"This allows [filmmakers] to deliver content with brighter highlights, we can make things more natural, more life-like. Things like reflections, halation of light, specular highlights, glint off a car, things that we see day-to-day," continues Bowling. "We can now deliver that high dynamic range with this projection system."
The JT Dolby Cinema in Hilversum is only the second in Europe and one of only seven in the entire world. Dolby execs called it 'the most technologically advanced cinema theatre in the world right now.'
That's a bold claim, but with a screening of Pixar's latest blockbuster, Inside Out, I started to see, and hear, what they were talking about.
In fact Pixar specifically wanted the screening to be shown in 2D to allow for the full colour levels to be seen without the lower light levels even Dolby's own 3D tech has compared with the ultra-vibrant Vision tech.
As a Pixar flick, Inside Out is all about colour. So they're talking about this as the ultimate way to experience the studio's, and the director's vision.
And the colour vibrancy on-screen was stunning, marked out too by that huge contrast range as well.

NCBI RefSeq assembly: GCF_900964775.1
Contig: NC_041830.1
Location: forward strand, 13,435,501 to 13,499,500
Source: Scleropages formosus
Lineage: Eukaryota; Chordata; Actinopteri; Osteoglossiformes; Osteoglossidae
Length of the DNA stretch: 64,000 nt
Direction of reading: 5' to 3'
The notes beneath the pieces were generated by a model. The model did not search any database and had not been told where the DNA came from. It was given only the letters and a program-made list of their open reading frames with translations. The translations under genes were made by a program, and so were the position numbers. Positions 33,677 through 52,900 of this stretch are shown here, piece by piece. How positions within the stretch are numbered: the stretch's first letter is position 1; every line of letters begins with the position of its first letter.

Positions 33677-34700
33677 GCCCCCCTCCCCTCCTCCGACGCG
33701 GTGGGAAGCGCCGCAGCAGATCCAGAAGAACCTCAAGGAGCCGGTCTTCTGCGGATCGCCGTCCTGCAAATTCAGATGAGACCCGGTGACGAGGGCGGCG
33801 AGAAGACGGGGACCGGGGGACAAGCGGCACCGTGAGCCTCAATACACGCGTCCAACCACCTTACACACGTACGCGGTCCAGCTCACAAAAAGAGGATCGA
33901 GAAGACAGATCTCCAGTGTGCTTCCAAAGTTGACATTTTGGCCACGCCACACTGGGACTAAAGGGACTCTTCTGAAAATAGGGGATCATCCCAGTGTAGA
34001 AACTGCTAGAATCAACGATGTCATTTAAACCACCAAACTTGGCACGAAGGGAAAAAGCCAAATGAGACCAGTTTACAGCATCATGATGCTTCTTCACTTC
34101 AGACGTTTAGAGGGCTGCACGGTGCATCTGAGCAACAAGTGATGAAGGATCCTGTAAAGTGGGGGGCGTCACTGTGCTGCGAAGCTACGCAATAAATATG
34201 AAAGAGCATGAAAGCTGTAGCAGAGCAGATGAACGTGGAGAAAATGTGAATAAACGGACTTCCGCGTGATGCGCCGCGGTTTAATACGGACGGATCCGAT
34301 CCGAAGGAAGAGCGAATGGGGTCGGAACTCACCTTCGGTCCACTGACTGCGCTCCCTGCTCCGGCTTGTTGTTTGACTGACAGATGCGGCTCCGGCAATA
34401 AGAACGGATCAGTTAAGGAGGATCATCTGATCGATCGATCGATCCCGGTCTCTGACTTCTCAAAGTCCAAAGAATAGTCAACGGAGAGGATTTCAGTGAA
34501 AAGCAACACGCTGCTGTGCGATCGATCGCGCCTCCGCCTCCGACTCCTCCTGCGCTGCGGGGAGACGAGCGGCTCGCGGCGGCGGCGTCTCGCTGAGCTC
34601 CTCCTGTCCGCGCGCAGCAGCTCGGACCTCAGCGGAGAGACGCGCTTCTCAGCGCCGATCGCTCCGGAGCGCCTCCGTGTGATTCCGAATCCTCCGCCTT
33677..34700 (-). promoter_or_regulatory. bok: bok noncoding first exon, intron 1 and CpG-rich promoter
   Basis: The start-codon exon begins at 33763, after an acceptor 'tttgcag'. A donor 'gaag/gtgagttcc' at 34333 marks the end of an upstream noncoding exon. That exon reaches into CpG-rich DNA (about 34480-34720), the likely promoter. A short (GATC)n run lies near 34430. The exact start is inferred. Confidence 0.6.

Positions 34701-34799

Complimenting the visual tech, the Dolby Cinema theatre in the JT multiplex is running a full Dolby Atmos sound system too. There are a full 53 different speakers arrayed around the room, from floor to ceiling.
But as a full Dolby Cinema the whole room has been tuned specifically to work best with both the acoustics of the Atmos system as well as created to tone down any ambient light too.
The curved, wall-to-wall screen is matched by luxurious, curved stadium seating as well.
All that luxury, high-end goodness comes at a price though.
Tickets to the Dolby Cinema are some 50% higher than the standard ticket price in the other screens in the Hilversum multiplex. When that's more than the price of a month of unlimited Netflix movie-viewing on your big screen TV at home it becomes an issue.
Both the cinema chain, JT, and Dolby then are going to have some work to do to convince a public already struggling with the high price of movie-going that it's worth it.
Dolby believes it's all about the experience, the luxurious seating. The Dolby-branded, projected entrance hall to the screen which is going to encourage punters to part with the extra cash.
"Going to see a movie is an experience," says Bowling. "There is an insatiable appetite for experiences. We want to pull you further into the movie and set you in the mindset of going on the journey these filmmakers want to take you on."